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[imgcontainer] [img:rural47percent.jpg] [source]National Rural Assembly/Center for Rural Strategies[/source] Rural voters in nine swing states were asked if they received any kind of government benefit. Forty-six percent said they did. [/imgcontainer]
Mitt Romney was off by one percentage point, at least in rural America.
It’s not 47 percent of Americans who are dependent on government for food, health care and income, at least not in rural communities.
According to a new poll, it’s really 46 percent.
The findings come in the latest National Rural Assembly/Center for Rural Strategies poll of voters living in rural communities in swing states. This poll found that Mitt Romney had built a 22-point lead over President Barack Obama among rural swing state voters. (See story here.)
The poll also finds that nearly the same percentage of rural voters get some kind of assistance from government as Romney cited in his now famous comment about those receiving some federal subsidy.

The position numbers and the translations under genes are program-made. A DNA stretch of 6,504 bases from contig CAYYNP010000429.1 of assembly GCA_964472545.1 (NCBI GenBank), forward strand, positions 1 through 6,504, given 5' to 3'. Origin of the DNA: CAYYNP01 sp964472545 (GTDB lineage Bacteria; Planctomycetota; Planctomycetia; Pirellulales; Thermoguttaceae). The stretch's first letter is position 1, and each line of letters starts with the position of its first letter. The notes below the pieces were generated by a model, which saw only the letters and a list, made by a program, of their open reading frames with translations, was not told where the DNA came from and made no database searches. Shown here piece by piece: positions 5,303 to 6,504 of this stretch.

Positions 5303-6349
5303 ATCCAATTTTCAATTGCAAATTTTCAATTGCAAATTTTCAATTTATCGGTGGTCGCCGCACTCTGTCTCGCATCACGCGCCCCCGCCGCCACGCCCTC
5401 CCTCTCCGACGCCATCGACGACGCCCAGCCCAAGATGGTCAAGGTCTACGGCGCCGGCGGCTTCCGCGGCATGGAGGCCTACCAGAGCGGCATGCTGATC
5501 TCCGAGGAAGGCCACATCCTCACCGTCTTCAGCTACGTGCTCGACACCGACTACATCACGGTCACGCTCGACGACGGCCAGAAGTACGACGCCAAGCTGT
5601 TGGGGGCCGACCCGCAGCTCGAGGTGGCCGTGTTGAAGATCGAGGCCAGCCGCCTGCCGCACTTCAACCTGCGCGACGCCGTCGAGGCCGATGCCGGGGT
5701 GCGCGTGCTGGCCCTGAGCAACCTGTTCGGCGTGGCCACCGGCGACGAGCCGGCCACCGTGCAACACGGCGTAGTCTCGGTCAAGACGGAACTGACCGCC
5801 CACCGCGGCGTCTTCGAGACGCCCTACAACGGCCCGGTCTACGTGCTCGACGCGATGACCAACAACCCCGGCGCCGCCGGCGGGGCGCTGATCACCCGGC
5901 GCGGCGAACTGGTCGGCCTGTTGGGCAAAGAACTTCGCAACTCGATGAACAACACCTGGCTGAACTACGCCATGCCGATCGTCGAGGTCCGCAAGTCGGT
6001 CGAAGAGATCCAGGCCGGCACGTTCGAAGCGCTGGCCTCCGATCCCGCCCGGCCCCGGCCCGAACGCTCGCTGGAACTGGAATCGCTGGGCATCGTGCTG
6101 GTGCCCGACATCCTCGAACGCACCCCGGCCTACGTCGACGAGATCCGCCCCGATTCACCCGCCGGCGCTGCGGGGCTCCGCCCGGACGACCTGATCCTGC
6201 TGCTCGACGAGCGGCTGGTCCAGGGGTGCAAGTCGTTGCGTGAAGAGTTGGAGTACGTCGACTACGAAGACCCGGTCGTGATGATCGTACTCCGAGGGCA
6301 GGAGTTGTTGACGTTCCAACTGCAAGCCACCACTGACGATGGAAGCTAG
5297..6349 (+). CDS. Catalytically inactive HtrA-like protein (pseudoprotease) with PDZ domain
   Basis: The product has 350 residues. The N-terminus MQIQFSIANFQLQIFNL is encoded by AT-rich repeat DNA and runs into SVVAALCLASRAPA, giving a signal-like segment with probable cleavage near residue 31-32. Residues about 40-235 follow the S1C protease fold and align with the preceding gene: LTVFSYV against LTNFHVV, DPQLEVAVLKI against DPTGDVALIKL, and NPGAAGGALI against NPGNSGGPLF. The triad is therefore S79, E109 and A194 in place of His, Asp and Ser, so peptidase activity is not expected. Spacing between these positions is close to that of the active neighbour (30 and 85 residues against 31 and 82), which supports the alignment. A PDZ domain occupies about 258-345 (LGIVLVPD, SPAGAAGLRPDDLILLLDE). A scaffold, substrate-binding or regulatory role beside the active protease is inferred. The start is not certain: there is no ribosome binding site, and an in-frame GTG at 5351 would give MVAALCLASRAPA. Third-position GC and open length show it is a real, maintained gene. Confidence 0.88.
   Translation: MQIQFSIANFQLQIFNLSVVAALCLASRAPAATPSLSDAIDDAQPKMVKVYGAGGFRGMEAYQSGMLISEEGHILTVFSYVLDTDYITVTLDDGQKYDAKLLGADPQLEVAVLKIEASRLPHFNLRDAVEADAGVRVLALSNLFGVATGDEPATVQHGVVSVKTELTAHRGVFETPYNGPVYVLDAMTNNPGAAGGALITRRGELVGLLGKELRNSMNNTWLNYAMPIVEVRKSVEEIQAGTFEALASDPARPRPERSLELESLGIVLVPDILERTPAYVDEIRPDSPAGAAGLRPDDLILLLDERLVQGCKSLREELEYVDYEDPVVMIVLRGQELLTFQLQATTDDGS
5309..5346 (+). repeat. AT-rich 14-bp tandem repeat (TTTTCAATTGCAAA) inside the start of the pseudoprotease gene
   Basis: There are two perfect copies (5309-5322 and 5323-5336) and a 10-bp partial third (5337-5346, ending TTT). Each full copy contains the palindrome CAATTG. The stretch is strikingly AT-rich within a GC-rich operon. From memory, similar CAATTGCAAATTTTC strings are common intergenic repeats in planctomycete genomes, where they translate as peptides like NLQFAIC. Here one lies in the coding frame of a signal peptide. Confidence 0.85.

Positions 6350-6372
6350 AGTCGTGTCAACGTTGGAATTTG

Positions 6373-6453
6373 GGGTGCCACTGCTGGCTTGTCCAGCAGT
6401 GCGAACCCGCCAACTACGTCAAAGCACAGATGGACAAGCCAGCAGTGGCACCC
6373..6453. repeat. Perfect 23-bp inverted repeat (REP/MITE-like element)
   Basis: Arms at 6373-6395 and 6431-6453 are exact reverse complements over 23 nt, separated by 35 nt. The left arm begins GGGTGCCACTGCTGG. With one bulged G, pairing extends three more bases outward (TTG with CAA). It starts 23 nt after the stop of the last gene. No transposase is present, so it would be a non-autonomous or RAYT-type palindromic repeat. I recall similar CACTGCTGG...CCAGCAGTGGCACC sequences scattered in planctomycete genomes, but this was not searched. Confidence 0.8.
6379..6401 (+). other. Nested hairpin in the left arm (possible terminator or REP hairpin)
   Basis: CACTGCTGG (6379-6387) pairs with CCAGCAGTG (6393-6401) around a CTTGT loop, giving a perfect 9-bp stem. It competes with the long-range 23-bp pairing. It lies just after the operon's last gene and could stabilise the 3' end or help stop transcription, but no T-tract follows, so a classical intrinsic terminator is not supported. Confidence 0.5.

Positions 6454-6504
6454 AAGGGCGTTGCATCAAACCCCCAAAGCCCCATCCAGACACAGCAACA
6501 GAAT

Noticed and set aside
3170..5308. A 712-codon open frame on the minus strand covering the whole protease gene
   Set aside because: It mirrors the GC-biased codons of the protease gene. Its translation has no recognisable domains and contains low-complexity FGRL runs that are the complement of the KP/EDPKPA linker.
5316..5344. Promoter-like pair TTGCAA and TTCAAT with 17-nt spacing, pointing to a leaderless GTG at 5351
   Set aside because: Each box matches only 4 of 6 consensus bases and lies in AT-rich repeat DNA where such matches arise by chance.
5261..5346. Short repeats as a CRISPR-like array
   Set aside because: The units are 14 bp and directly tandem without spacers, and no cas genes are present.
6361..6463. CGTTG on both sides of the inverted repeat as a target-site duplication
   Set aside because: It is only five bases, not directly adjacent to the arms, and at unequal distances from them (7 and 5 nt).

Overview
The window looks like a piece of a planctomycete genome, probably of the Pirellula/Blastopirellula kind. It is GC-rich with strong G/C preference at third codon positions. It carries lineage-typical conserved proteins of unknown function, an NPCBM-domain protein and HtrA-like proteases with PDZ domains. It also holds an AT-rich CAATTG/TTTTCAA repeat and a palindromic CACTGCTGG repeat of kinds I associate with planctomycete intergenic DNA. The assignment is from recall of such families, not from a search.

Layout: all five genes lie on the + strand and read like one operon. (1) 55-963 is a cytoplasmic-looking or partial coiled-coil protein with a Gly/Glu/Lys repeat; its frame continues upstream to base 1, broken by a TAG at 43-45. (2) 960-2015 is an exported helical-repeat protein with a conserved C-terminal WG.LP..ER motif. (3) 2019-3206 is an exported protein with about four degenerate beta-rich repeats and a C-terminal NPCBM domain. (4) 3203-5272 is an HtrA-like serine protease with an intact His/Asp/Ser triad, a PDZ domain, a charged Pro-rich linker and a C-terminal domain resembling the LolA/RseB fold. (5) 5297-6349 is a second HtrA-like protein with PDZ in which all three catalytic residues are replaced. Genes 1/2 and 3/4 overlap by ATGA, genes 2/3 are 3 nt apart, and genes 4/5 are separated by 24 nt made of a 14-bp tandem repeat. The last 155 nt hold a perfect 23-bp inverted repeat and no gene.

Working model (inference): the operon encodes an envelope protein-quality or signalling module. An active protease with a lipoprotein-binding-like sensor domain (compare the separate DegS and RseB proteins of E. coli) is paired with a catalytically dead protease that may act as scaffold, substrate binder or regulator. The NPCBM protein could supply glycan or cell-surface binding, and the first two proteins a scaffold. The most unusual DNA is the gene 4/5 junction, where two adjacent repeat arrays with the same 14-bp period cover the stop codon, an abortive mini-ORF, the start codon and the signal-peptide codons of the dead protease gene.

Romney was videotaped at a campaign fundraiser saying, “There are 47% who are with him (Obama), who are dependent upon government, who believe that they are victims, who believe that government has a responsibility to care for them, who believe that they are entitled to health care, to food, to housing, to you name it.”
We don’t know if people feel victimized or “entitled” to benefits, but Romney was pretty close in estimating the ratio of people receiving government benefits. Well, he was off by one point. In rural America, it’s 46 percent.
The poll asked voters in nine swing states to specify “which, if any, of the following forms of assistance you have used or received in the last year.” A list of benefit programs was read, including Medicaid, veterans’ benefits, Social Security and unemployment.
It turns out that 46 percent of those polled received assistance from one or more of these programs in the last year. The largest percentages received either Social Security or Medicare.
The full results can be seen in the chart above.